William Bratton

Historical Marker #1194 at the Boone National Guard Center in Frankfort commemorates William Bratton, a member of the Lewis and Clark Expedition who later served in the War of 1812.

Born in Virginia in 1778, Bratton moved to Kentucky with his family at age twelve. A trained blacksmith and gunsmith, Bratton joined the Lewis and Clark expedition and traveled across the continent with the explorers. In one episode, Bratton shot a bear but only wounded it; the enraged animal chased him for a half-mile before other members of the expedition killed the bear and rescued him. After the expedition, during which he was plagued with back problems, he returned to Kentucky.

During the War of 1812, Bratton served in Captain Paschal Hickman's company of the First Rifle Regiment of the Kentucky Volunteer Militia. At the Battle of the River Raisin, fought on January 22, 1813, he was captured and taken prisoner. He was released and discharged from the military in March 1813.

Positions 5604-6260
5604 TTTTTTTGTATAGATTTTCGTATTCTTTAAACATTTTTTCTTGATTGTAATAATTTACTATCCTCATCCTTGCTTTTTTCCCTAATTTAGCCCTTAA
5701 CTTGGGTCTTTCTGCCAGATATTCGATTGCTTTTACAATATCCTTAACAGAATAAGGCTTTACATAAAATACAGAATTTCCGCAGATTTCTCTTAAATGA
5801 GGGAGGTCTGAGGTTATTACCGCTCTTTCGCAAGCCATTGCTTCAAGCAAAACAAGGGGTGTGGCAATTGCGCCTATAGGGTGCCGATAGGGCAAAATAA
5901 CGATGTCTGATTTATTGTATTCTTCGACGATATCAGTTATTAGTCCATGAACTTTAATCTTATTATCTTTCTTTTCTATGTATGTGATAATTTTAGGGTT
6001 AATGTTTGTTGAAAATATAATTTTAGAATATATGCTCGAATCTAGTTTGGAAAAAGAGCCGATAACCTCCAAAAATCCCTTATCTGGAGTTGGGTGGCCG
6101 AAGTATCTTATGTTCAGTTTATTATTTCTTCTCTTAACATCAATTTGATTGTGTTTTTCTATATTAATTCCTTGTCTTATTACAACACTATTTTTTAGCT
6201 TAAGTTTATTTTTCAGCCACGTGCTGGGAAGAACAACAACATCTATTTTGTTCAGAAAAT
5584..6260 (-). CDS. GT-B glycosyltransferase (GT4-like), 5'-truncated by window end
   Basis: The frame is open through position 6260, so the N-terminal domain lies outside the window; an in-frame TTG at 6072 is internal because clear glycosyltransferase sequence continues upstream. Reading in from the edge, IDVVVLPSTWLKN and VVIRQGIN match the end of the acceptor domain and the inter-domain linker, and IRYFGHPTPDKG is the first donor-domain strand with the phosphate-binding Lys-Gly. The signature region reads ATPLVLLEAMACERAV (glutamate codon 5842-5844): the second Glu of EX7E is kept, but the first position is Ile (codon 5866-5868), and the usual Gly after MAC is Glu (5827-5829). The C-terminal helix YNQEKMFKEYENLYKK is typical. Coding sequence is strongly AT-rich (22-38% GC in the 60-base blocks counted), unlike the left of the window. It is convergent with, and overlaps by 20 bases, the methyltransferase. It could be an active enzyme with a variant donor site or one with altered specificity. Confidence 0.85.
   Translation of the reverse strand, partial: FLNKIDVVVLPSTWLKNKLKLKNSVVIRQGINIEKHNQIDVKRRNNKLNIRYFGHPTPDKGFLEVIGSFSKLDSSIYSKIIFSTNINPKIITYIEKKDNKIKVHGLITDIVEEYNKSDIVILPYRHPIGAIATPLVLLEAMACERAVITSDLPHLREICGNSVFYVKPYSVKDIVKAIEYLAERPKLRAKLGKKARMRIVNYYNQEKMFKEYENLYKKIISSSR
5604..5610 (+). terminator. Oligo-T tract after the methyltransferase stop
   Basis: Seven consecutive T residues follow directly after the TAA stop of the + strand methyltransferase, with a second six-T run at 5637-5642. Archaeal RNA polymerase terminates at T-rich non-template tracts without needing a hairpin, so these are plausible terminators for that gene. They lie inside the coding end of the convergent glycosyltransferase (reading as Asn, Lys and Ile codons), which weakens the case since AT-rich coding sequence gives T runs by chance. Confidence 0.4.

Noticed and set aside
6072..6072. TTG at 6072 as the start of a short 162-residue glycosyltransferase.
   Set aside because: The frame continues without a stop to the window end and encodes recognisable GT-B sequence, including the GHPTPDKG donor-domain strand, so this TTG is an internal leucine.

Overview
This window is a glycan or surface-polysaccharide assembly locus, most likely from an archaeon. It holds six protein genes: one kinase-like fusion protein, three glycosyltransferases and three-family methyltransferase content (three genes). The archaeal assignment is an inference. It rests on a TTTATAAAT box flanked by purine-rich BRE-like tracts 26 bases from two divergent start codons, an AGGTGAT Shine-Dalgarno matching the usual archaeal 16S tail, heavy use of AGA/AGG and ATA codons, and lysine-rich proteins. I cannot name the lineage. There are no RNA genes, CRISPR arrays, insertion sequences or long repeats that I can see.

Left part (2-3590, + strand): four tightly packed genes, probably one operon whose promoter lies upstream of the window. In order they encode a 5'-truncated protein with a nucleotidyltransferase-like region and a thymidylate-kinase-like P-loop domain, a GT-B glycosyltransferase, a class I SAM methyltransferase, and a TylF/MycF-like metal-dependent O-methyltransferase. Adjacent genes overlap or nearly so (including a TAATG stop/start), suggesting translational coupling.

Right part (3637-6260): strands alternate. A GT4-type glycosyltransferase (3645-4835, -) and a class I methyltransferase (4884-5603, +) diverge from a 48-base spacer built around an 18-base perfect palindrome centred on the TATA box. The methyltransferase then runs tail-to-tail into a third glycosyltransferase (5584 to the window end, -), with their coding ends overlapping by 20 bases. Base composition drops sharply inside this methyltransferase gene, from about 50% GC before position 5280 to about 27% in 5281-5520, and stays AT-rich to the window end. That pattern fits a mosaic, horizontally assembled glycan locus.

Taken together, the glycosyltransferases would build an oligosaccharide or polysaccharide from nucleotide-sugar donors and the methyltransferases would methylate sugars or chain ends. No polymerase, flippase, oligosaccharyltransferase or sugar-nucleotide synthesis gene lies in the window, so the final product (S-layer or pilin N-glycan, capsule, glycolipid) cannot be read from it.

After the war Bratton lived in Kentucky, Ohio, and Indiana. He died in 1841.

Images

Kentucky War of 1812 Bicentennial Commission Logo

Kentucky War of 1812 Bicentennial Commission Logo

The Kentucky Historical Society is the administrative agency for the War of 1812 Bicentennial Commission, an 18-member body established by the Kentucky legislature in 2010. Image Courtesy of the Kentucky Historical Society View File Details Page

"Remember the River Raisin!"

"Remember the River Raisin!"

Print from the National Guard Heritage series, "Remember the River Raisin!" On Aug. 15, 1812, Kentucky volunteers rendezvoused in Georgetown before marching into present-day Michigan. Upon nearing Frenchtown (now Monroe), Gen. James Winchester's Kentuckians attacked that town in order to secure supplies. On Jan. 18, 1813, Winchester's men took the settlement. British forces and their Native American allies counterattacked on January 22 in what has become known as the Battle of the River Raisin. Hit hard by artillery, the Kentucky troops ultimately retreated. After the battle, some Kentucky troops were taken prisoner and marched northwards, and between 40 and 65 wounded Americans were killed by Native Americans. "Remember the Raisin" soon became a rallying cry for Americans. Image Courtesy of the Kentucky Historical Society View File Details Page

Cite this Page:

Sanders, “William Bratton,” ExploreKYHistory, accessed April 29, 2017, http://explorekyhistory.ky.gov/items/show/71.

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